Origami Dragons hatch from eggs that are just a little too small for their bodies. To stay perfectly snug in their eggs, Origami Dragons' wings must be folded in on themselves. Even after they hatch, their wings retain their wrinkled look.
Some might think that the thin, pliable wings of the Origami Dragon are a hindrance to flight, but they're actually a great help. Origami Dragons are able to fold their wings to match the air conditions around them, allowing them to glide through the air in the most efficient way possible!
Origami Dragons are very individual creatures. Due to the many complexities of their wings and horns, Origami Dragons are able to contort their bodies in a specific form that is unique to them. While adult Origami Dragons may look the same at a base level, no two are exactly alike.
Epic Origami Dragons are masters of shape-shifting, and over years of intense practice and effort, they can actually manage to fold and control their legs, torsos, tails, and even heads! While this is a remarkable characteristic, it also makes them very hard to find if they're trying to hide, to the bane of Caretakers everywhere.
By breeding two dragons that collectively contribute Pink and Purple to the type pool. If a parent has the appropriate minor types, missing requirements may also be added to the pool, even if neither parent has the originally required types. Minor types that have been split from other minor types can also contribute their component types to the type pool.
DISCLAIMER: When attempting to breed the Origami Dragon, you may get other offspring instead. Check the Breeding Calculator to view all of the possible results of combining a particular pair of parents.
The Origami Dragon has special behavior when it is used as a breeding parent. Unlike dragons with only basic types, it will obey the following rules:
When the Pink type is alone in the pool, it will add pure dragons of its component types (Red and White) to the list of possible outcomes, but it will not split into its component types. When Pink is included in the pool along with one or more other types, the Pink type can split into Red and White. However, if it is split, then Pink is no longer in the pool for the duration. Thus, the presence of Pink in a pool will either add the Pink type if it does not split or the Red and White types if it does split.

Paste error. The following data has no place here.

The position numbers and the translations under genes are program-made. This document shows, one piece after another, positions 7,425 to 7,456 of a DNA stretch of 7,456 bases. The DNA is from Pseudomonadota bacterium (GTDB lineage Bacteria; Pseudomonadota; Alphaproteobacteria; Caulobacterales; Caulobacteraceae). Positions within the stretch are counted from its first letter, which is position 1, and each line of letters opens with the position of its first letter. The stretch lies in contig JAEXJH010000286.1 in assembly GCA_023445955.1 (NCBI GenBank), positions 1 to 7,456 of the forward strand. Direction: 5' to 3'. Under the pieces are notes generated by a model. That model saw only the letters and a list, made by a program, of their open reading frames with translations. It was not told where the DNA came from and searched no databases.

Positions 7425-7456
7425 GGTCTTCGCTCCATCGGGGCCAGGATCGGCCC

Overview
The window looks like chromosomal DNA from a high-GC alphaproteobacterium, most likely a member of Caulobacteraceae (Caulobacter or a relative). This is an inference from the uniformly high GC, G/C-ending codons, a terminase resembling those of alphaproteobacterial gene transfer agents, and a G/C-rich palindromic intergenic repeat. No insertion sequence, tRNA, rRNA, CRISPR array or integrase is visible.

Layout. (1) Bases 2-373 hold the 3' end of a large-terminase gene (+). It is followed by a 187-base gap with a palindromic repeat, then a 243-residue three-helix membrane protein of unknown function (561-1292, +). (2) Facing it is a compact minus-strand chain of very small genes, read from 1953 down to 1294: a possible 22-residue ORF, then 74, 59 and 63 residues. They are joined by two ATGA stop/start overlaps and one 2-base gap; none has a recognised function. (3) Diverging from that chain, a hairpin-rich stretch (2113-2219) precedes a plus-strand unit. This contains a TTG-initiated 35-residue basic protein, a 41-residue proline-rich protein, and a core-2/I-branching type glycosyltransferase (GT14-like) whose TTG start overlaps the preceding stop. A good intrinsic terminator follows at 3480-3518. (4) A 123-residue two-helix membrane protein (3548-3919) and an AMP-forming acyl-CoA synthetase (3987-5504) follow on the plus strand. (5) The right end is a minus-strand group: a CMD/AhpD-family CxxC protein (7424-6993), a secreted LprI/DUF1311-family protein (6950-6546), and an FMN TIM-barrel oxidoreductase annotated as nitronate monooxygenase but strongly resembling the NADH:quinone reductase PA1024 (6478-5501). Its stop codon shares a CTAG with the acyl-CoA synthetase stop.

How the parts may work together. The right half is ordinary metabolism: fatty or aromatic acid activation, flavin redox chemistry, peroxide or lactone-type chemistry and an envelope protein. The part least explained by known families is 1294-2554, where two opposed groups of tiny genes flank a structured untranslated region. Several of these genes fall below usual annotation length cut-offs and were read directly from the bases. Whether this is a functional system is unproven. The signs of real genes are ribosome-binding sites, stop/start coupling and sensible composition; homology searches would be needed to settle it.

When considering hybrids of the Pink type whose other types are all split type components of Pink (Red and White), the Pink type may contribute both Pink and its split types (Red and White) if both parents have the Pink type. For example, breeding a Virtue Dragon with an Origami Dragon can result in a Justice Dragon because one parent contributed Pink while the other contributed Red (through splitting). Keep in mind that the Pink type will not split if it is alone in the pool, so you must use at least one Pink hybrid as a parent if you want to take advantage of this method.
Although the Pink type can split into Red and White for breeding purposes, it still only counts as one type. This is important when considering the number of types for type-amount-dependent dragons such as the Diamond Dragon. Breeding a Forest Dragon with an Origami Dragon only counts as three types: Green, Pink, and Purple.
The Origami Dragon's design is based upon the Firestorm Dragon's, although there are differences between the two.
Origami is the traditional Japanese art of paper folding
The Origami Dragon grows a horn when evolved to Juvenile Form.